Original Research - Special Collection: Practical Theology

Dominant discourses on what it means to be a ‘real’ man in South Africa: The narratives of adolescent male orphans

Juanita Meyer
HTS Teologiese Studies / Theological Studies | Vol 73, No 2 | a4591 | DOI: https://doi.org/10.4102/hts.v73i2.4591 | © 2017 Juanita Meyer | This work is licensed under CC Attribution 4.0
Submitted: 07 April 2017 | Published: 28 September 2017

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Juanita Meyer, Research Institute for Theology and Religion, University of South Africa, South Africa

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South Africa is known as the rainbow nation because of its variety of culture and religion. In essence South Africa is a spiritual nation, and 85.7% of her people affiliate to a Christian belief system. Despite this, crimes against women and children run rampant as some traditional male roles advocate patriarchal values that at times negatively affect relations between men and women. This article postulates that specific patriarchal values inform the development of a masculine identity, in spite of the fact that most South African families are headed by female caregivers. At the same time, however, most of these families are affected by extreme poverty and father absence; therefore, many boys are raised without an adequate male role model. This article, emanating from a broader study, explores the relationship between the development of a masculine identity amidst father absence, influenced by rapid colonisation and in the context of a specific religion and culture. It reflects on some of the narratives of the research participants that relates specifically to the theme of ‘what it means to be a real man’, eliciting the dominant discourses around masculinity and femininity in South Africa, informed by religion, traditional culture and pop culture. This article then postulates that religiosity in South Africa is not removed from the social function and performance of the social constructs of masculinity, cultural values and parental involvement and that these constructs interact with each other in a special way to produce what we come to know as the South African man.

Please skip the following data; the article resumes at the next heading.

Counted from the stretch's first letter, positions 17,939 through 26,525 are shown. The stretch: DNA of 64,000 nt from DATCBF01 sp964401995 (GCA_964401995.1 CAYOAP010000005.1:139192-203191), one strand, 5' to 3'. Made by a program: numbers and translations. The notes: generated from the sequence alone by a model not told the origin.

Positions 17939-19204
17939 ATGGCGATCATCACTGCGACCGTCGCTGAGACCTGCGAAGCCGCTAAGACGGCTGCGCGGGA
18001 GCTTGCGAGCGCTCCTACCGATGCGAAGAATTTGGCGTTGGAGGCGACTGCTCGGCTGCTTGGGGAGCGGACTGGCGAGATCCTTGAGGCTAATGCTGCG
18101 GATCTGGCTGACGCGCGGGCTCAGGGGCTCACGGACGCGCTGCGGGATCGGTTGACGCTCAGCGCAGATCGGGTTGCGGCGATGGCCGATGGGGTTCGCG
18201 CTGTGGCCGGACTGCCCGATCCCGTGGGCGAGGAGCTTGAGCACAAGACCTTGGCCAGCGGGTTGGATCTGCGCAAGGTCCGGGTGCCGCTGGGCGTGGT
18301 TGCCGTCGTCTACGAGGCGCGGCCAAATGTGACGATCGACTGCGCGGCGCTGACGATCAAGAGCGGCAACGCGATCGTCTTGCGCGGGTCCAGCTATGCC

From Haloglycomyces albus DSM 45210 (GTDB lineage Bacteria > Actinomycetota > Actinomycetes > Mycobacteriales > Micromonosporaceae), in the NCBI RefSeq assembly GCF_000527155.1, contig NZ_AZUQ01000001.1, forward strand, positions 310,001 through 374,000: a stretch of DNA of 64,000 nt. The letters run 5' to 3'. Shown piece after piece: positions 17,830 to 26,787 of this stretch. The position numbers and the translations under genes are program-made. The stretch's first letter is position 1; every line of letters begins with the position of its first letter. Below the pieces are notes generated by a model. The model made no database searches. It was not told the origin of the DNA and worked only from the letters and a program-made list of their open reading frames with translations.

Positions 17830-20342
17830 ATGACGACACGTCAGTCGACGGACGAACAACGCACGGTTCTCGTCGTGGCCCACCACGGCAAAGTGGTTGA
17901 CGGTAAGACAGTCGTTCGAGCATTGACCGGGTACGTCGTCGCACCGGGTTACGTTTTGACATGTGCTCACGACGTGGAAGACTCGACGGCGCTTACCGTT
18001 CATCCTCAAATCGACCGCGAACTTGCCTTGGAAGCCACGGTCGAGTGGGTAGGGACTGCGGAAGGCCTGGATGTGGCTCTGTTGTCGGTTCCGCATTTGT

Practical theology; Masculinity and Manhood; South Africa; Narratives


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Crossref Citations

1. Restructuring the Christian Fatherhood Model: A practical theological investigation into the ‘male problematic’ of father absence
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HTS Teologiese Studies / Theological Studies  vol: 74  issue: 1  year: 2018  
doi: 10.4102/hts.v74i1.4870